[Miller] That’s one of the challenges of all of our map design is just trying to build maps with good cover while remaining tactical and boots on the ground. With Black Ops maps you can blow through those maps while still feeling like you have cover, bringing it down to the ground makes those little pieces in-between more important versus when other players can just bounce over obstacles or walls.
[Miller] I think Black Ops 4 will still have opportunities for those players who want to play solo. Sure, multiplayer solo might not be what they want to do but have a look at Zombies. Having different difficult modes in zombies, being able to adjust freely the difficulty. We are designing a game the whole Zombies crew where you can jump in solo, play with bots and still have a really rewarding experience. There is a massive narrative across Zombies, especially now, with two tied together narratives which are huge unto themselves. There is a huge narrative experience there. Each specialist will have their own mission if you want to jump in play ten minutes, sure jump in. How we are thinking about Zombies, how we are thinking about the specialist missions there is absolutely something for you if you are a solo player. And it will be epic, there will be awesome cutscenes; all of those moments. Then, guess what? There will be all kinds of social hubs and maybe you’ll find a friend, then soon you’re playing with two people, then four and on and on. I think there will be something for everyone the game is massive, there is so much here for players. I guarantee if you jump you’ll be able to find something.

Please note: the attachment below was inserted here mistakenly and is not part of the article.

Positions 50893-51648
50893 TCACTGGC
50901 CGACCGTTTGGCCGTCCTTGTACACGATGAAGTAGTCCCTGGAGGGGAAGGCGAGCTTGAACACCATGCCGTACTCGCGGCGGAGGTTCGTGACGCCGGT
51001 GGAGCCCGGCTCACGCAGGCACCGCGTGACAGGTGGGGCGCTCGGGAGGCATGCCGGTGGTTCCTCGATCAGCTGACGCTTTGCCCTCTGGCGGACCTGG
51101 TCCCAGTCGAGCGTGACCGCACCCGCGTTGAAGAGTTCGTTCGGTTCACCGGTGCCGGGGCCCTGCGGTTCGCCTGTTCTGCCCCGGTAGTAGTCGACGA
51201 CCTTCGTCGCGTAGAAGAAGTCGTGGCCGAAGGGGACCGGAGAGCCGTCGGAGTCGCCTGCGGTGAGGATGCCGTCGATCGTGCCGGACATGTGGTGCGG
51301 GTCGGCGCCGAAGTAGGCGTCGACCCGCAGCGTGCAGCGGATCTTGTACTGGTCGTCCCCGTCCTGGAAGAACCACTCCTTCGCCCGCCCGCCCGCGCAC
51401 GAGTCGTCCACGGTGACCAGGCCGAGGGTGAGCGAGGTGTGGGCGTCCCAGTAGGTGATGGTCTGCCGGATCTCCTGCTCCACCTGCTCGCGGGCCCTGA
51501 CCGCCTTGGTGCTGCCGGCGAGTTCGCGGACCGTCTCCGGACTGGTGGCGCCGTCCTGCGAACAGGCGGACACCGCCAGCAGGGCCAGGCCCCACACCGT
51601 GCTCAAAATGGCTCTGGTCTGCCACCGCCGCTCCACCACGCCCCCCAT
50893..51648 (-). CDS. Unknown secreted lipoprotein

You talked about ten specialists at launch, will there be more on the way?
[Miller] There will be ten at launch and absolutely we plan on supporting this game in the future whether that be new specialist, more maps and all those things.
Have you announced player count for Blackout or will that be at launch?
[Miller] That will absolutely be answered at launch, we have not announced final player count. All we can say hands down is it’s more than we have ever done before. That is obvious. The exact number is being based on the math and again it’s about engagement, which is why we are doing playtest of all different sizes.
Will there be enhancements for the PS4 Pro and Xbox One X?
[Miller] Oh yeah. Oh yeah.